According to Debt.org, Americans are drowning in debt. On average each average, each household with a credit card is carrying more than $15,000 in credit card debt. With such types of large amounts of debt piling up, dealing with it can be confusing and considering all of the options that are available make it even more overwhelming. Facing this amount of debt will lead some people to begin considering a solution. Two of the most popular solutions are bankruptcy and debt consolidation. However, in order to choose one over the other it requires that you understand the process that is involved with each one and the long term effects they offer.
Facts about Debt Consolidation and Bankruptcy
According to Investopedia, debt consolidation is the combining of several unsecured debts into a single new loan that is more favorable. Starting with debt consolidation means that you have to first find and contact a service offering this. A debt consolidation service works as a type of middleman between the creditors and you. The service will contact your creditors, requesting lower payments on your behalf so that the debt can begin to be repaid.
On the other hand, when you file for bankruptcy, you will be initiating a legal process where you will have the creditors blocked from your finances as you work to reestablish yourself in regards to your finances. A Chapter 7 bankruptcy will require that you liquidate all but just a few assets, such as your work and home related assets , see here for more information on Chapter 7 bankruptcy.. If you file for a Chapter 13, you will begin the process of reorganizing your assets and pay off of your debts within a period of three to five years.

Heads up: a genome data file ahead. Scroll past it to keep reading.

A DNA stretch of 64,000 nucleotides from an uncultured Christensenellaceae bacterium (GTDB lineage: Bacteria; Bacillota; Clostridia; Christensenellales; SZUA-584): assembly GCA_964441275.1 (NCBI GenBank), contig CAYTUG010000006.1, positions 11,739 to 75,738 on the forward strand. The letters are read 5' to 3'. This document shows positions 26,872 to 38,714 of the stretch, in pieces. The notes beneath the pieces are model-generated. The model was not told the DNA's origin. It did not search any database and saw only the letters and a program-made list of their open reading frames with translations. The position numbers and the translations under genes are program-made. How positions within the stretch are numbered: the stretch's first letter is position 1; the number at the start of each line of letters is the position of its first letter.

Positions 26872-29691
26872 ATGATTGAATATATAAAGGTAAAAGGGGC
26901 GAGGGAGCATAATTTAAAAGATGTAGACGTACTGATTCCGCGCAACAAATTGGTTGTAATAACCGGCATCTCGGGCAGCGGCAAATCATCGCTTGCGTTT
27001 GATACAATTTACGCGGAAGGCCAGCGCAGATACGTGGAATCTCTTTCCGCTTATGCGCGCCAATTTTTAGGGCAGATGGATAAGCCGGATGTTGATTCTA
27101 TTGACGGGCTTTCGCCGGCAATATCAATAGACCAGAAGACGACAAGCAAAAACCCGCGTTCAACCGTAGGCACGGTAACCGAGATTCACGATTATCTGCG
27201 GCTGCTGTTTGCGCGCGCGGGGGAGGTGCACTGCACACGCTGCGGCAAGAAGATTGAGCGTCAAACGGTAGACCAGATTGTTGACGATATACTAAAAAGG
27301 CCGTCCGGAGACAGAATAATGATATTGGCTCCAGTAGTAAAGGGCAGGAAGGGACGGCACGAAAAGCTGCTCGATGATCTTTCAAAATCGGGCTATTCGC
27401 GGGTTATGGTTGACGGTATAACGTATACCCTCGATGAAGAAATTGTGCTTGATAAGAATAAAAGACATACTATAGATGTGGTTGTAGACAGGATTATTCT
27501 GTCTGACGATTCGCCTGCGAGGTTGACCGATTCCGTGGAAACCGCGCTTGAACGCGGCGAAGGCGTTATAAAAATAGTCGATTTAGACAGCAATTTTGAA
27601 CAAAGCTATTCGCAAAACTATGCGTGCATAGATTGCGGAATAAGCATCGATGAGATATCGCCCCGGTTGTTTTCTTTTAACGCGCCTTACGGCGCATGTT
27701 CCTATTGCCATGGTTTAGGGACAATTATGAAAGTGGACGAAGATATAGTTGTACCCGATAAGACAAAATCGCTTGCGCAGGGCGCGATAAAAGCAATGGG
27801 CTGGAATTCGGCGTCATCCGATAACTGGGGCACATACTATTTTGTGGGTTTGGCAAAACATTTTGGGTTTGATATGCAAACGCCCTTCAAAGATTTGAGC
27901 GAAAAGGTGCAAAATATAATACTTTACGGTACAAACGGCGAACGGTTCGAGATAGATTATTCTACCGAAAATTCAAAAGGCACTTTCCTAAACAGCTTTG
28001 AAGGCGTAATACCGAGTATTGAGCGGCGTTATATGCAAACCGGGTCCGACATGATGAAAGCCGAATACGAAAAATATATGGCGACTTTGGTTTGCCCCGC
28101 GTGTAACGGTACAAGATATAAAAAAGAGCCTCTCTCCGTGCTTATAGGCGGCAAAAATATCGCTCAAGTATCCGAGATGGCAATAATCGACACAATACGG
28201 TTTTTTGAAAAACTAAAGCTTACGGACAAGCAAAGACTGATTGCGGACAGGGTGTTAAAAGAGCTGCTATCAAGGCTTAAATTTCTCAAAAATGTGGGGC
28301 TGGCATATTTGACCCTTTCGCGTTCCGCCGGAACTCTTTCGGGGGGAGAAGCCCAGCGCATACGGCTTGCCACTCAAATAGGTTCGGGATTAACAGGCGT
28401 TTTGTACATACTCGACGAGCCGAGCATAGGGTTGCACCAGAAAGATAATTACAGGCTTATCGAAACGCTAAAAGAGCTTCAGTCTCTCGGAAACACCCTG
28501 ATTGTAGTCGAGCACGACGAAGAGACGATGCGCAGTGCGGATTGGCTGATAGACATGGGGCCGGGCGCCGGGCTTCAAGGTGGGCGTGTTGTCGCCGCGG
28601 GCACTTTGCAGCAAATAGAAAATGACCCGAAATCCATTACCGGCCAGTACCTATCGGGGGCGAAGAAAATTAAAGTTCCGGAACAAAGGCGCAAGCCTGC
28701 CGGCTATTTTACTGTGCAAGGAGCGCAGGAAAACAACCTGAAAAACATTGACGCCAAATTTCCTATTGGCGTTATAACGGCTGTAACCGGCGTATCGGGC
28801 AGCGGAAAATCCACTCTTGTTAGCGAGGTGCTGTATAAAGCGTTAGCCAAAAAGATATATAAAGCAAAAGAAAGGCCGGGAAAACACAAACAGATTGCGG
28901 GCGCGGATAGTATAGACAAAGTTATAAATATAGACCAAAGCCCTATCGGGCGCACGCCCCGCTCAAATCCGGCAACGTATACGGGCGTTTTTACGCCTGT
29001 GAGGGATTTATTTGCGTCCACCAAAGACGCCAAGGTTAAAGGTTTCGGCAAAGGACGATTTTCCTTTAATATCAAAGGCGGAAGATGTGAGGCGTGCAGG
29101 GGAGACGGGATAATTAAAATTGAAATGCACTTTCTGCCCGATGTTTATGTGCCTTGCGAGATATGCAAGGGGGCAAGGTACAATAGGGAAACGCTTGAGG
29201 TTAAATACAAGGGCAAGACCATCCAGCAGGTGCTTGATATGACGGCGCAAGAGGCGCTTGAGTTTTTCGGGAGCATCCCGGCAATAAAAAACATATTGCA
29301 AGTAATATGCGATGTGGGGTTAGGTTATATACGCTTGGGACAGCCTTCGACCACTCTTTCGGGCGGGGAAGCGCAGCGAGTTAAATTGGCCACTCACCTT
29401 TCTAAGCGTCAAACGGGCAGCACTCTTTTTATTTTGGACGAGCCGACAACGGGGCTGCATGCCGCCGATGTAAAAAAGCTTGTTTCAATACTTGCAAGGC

Benefits of the Services
The most appealing benefit of debt consolidation is discretion. These services work in a quiet manner and behind the scenes in order to help debtors get a handle on the debt they have. Since the relationship between you and the consolidations service is confidential, the debt consolidation service will never reveal the activities to the owner of the debt employers, potential employers and the debt consolidation process will not ever appear on a your credit report.
Bankruptcy offers the advantage of a completely clean slate. The owner of the debt will begin to work through the debts, without having to worry about any calls from collections agencies or continuing to get bills from their creditors. Read more here on bankruptcy myths and facts.
Disadvantages of the Services
The disadvantages of debt consolidation include the limitations to the work that a debt consolidator is able to do. These services work with various unsecured loans, such as your credit cards. They are not able to assist with any type of secured loans, such as car payments or mortgages. If you are unable to make your mortgage payment, then the debt consolidation service will not be able to help.
The main disadvantage of filing for bankruptcy is that it is public and it can have a severe impact on your credit report. Additionally, the fact that you file bankruptcy will stay on your credit report for up to a decade.
Costs of the Services
A main consideration that you have to make when considering both bankruptcy and debt consolidation is that these services are not free. The debt consolidation services are mainly not nonprofit organizations, which means they will charge a monthly fee, which is typically the administrative costs in order to work with you. Go here for a an article on the fees you can expect to pay.
A bankruptcy will also cost money and in order to file you have to have a lawyer, who will also require payment. Prior to making this decision, you need to carefully consider the costs associated with both.
The fact remains, if you are dealing with a large debt issue, bankruptcy is going to be the best option. This includes repossession and foreclosure, since the filing will block your creditors from being able to claim a right to your assets. Always consider the options carefully to determine what best fits your needs.